Not surprisingly, the community reacted strongly to police budget cuts by the Austin City Council a few weeks ago. More than $21 million and 150 police positions were cut. Another $128.8 million was placed in a “transition budget.”
Did it make sense to cut cops when crime is rising and response times are slower? Decide for yourself. Download the Crime in Austin and Chief’s Monthly Report reports that detail public safety trends.
This past weekend, several news outlets reported on the police department’s plan to reallocate officer positions cut by the city council.
Many specialized police units will be affected. Several may be cut entirely, such as Executive Protection, Parks, and Street Gangs. Others will be substantially reduced, including District Representatives, DWI, and Major Crimes.
Investigations will suffer, and patrol response will be affected. Patrol officers will have to assume the workload of some units, such as DWI, Major Crimes, and Parks.
Calls for service won’t decrease. Remember, there are no scalable “alternative responses” available for homelessness or mental health calls. The police department still responds to those calls, and there is no way to know if or when that will change.
Why were specialized units cut? Most of the vacant officer positions cut by the city council are currently in patrol. Those vacancies were filled using overtime, which the city council also cut. And with no cadet classes presently planned, the department had to develop a staffing plan by shifting officers from specialized units to patrol.
Social justice activists suggested the staffing plan was “leaked” to scare the community. That’s not true. They ignored the timeline, which shows that the staffing changes take effect in January. It takes months to select the officers who will move, allow “hardship” requests to be processed, and give notice per the police contract.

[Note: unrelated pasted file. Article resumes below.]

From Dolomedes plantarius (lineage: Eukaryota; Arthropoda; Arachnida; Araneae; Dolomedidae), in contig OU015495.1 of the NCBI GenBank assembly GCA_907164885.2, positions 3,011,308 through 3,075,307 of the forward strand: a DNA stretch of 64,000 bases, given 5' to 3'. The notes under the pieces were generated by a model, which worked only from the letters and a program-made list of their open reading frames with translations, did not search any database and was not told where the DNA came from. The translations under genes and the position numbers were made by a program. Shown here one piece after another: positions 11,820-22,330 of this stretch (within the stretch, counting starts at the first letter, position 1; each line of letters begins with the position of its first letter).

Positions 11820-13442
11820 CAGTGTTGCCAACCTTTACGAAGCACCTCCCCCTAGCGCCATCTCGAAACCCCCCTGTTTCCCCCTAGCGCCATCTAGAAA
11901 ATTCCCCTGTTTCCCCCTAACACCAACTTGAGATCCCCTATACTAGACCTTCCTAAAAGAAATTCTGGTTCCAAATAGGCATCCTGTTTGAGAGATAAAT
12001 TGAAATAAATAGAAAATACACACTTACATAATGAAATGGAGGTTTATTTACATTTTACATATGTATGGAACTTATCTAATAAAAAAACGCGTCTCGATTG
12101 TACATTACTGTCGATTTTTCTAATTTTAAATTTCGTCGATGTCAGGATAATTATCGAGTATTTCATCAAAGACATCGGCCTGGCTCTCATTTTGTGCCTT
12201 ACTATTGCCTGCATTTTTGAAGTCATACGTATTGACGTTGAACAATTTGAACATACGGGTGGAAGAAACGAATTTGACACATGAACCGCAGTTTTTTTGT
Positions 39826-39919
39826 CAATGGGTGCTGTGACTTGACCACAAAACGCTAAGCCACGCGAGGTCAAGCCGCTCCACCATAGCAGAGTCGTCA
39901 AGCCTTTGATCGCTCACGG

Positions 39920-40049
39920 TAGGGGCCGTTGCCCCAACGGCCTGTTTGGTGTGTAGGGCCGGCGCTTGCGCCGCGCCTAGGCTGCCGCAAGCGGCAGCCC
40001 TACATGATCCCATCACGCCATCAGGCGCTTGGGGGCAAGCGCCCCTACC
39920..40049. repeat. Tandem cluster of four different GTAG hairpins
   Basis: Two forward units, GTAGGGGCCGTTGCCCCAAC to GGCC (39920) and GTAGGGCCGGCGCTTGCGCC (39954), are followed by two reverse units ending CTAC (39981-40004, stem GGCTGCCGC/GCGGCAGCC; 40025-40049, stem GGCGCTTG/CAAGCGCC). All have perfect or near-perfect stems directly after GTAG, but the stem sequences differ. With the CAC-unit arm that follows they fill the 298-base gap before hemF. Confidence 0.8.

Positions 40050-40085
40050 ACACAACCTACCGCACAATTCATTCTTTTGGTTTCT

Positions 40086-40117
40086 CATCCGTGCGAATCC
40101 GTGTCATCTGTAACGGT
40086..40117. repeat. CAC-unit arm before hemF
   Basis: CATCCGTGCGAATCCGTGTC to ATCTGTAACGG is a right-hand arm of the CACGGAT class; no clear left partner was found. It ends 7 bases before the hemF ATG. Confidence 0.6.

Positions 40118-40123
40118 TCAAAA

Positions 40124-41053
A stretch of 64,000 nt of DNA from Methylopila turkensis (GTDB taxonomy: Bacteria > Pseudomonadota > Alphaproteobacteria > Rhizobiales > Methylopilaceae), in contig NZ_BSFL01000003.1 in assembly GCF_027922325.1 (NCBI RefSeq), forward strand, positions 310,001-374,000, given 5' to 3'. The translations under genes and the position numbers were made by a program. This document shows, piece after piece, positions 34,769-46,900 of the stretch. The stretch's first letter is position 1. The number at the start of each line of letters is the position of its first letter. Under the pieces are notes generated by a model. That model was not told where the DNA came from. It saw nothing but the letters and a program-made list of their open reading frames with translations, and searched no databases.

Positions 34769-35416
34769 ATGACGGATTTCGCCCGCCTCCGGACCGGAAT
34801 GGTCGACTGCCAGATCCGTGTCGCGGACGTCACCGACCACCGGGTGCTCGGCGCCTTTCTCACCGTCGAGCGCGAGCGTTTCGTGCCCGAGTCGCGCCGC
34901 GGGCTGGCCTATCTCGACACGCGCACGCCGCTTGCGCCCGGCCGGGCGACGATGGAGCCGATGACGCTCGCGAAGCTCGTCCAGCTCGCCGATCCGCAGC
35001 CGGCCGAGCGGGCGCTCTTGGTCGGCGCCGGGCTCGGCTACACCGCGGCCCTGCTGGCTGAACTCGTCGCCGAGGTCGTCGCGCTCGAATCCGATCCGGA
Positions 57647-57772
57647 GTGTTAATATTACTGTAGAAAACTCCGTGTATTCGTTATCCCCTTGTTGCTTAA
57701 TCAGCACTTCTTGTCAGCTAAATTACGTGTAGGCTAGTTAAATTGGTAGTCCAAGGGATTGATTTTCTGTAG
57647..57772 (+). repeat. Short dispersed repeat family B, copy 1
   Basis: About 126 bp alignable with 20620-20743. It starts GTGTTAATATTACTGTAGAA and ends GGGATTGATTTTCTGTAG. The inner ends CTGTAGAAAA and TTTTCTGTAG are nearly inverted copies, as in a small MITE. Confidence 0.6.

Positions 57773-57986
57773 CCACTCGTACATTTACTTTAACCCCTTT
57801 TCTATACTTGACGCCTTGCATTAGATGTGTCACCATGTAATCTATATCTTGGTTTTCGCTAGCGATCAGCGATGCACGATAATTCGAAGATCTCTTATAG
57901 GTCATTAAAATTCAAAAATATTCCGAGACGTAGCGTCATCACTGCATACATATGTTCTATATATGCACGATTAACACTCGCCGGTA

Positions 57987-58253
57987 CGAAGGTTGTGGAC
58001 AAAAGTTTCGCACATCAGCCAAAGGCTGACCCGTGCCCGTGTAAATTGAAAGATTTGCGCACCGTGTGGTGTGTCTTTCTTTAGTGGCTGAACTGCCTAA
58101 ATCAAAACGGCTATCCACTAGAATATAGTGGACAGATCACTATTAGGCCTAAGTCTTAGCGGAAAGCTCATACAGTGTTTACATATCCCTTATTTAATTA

The Austin Police Department was forced into this position. The city council did not listen to the concerns expressed by Chief Brian Manley during the budget process. In yet another example of political expediency over evidence-based policy decisions, council members only asked, “how many positions can we cut without firing officers” not “does cutting cops make the community less safe?”
This fall, the Greater Austin Crime Commission and a coalition of business and community groups will urge the Austin City Council to make mid-year budget and policy changes:
- Restart police cadet classes.
- Restore police positions.
- Resume police staffing plan implementation.
- Carefully consider additional cuts to police functions and services.
- Promote alternative responses to improve outcomes and reduce police workload (for example, homelessness and mental health calls).
- Call and email the mayor and city council. If voicemail is full, let your council member know. Keep trying.
- Host a virtual Neighborhood Network meeting. Contact us for suggestions.
- Register to vote. Deadline is October 5. Early voting begins October 13.
Next week will mark the nineteenth anniversary of 9/11, which reminds all of us about the life-threatening sacrifices first responders make every day. Please thank the firefighters, medics, and police that keep us safe.
P.S. Support the Neighborhood Network. Your tax-deductible donation will help us fight for public safety.